I have a certain attraction to water. To its ability to calm, to heal, to provide nourishment and to sustain life. So when I was trying to decide on a day tour to take from Ho Chi Minh, it only felt natural that I would end up floating down the 12th longest river in the world.
To fulfil my Huckleberry Finn fantasy, I joined A Travel Mate Ben Tre Mekong tour, guided expertly by Saigon local “Jack”. Accompanied by two delightful German girls, our two hour journey to the Ben Tre region was peppered with facts about South Vietnam, including the fact that there are at least 6 kinds of coconuts grown in the region, they export over 5million tons of rice per year, and that there are over 11million people living in Ho Chi Minh, zipping round on over 8million motorbikes. So you weren’t just imagining in, there are a bloody lot of scooters trying to narrowly avoid knocking you to the ground.
The Mekong itself is estimated at over 4,350kms and weaves its way through from China, through Myanmar, Vietnam, Cambodia, Laos and Thailand.
First stop on our adventure is a local brick making workshop, who produce thousands of bricks each year for the province, (in our case) rain, hail or shine.
As the rain threatened to drench us to the core, we hopped on a motor boat, fresh coconut in hand, to begin our putt putting down the mighty Mekong. I’m unwittingly in Vietnam during rainy season, but don’t let that put you off, activities are still possible no matter the weather.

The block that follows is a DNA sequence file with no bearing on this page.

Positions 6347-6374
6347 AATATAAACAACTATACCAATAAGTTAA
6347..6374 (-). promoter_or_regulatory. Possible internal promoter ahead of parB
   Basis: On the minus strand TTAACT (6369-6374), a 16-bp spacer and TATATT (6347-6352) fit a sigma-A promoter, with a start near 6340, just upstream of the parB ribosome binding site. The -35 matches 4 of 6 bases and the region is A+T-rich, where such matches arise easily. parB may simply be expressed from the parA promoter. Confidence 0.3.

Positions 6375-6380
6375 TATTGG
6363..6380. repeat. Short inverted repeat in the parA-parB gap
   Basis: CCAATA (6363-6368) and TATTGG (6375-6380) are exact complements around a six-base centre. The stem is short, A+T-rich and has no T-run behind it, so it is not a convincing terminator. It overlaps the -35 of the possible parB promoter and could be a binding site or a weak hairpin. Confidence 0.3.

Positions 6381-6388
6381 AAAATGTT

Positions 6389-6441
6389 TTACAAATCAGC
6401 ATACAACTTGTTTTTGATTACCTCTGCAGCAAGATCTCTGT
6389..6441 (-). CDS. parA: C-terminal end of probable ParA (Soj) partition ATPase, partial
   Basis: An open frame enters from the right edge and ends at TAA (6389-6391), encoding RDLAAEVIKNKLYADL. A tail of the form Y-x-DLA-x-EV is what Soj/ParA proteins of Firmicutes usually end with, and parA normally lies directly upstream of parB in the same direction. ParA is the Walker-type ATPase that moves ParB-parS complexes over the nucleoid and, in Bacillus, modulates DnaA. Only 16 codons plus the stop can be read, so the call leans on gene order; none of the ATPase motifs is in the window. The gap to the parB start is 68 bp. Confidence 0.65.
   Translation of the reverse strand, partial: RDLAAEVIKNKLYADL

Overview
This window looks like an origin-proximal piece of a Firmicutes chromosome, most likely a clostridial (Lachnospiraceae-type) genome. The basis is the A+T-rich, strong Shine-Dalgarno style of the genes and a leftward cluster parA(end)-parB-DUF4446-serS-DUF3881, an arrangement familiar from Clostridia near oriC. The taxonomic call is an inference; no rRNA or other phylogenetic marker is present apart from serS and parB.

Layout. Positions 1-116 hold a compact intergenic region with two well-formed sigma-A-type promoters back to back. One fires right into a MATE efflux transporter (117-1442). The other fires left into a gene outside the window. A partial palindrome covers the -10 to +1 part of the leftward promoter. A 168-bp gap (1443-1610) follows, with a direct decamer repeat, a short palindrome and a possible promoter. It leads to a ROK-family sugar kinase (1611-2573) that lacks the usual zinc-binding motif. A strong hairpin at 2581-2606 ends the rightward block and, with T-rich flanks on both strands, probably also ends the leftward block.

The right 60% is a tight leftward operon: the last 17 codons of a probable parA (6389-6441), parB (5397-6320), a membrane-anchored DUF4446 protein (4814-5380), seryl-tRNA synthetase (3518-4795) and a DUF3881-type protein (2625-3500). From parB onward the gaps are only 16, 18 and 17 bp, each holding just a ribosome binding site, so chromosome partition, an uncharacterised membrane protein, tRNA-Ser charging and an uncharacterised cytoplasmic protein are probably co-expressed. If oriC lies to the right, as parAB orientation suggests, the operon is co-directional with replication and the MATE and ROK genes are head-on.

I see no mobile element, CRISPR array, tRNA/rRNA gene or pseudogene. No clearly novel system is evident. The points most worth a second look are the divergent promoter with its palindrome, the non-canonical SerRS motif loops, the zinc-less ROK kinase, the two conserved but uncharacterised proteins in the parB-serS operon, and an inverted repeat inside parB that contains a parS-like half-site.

Expertly guided into the docks of a coconut plantation, we learnt about the many, many uses for every single part of the exotic fruit, including coconut milk and oil from the flesh, baskets, bowls and other home wares from the husk, as well as its ability to be used as a water purification system. My personal highlight was the coconut candies made on sight, which were swiftly purchased for consumption at a later date (ie. one day later. I have the self restraint of a golden retriever). A local fruit tasting of jackfruits, rambutan, vibrant dragon fruit and dragon eyeballs (the name is not a coincidence), followed by honey tea, well and truly satisfied any lingering sweet tooth. And look at those pooches!!
Back on our trusty river craft, we then headed to a local village home for a weaving demonstration and my very first experience of a “non-believer alter”. With two women working on each mat for two days, and huddled in a permanent crouch position, it’s hard to believe each mat only sells for a measly $4USD. And I know you’re wondering about this alter business, aren’t you? Largely agnostic in this area, their once religious alters are decorated with all sorts of trinkets, images and always decorated with coloured flashing lights. I knew I was a non-believer for a reason!
A tuk tuk continued our journey on to a local river-front restaurant for what is still one of my best meals in Vietnam to date. A full fried fish is presented and then expertly carved up and fashioned into fresh rice paper rolls, supported by a chicken noodle soup, fried banana leaves (which were hastily consumed), rice and veg.
Bellies full and happy, we ended our Mekong adventure with a short ride in a traditional wooden row boat, very reminiscent of ones also used along the Amazon river.
Relaxing, informative and delicious, I can highly recommend spending your day rollin’ down the Mekong Delta.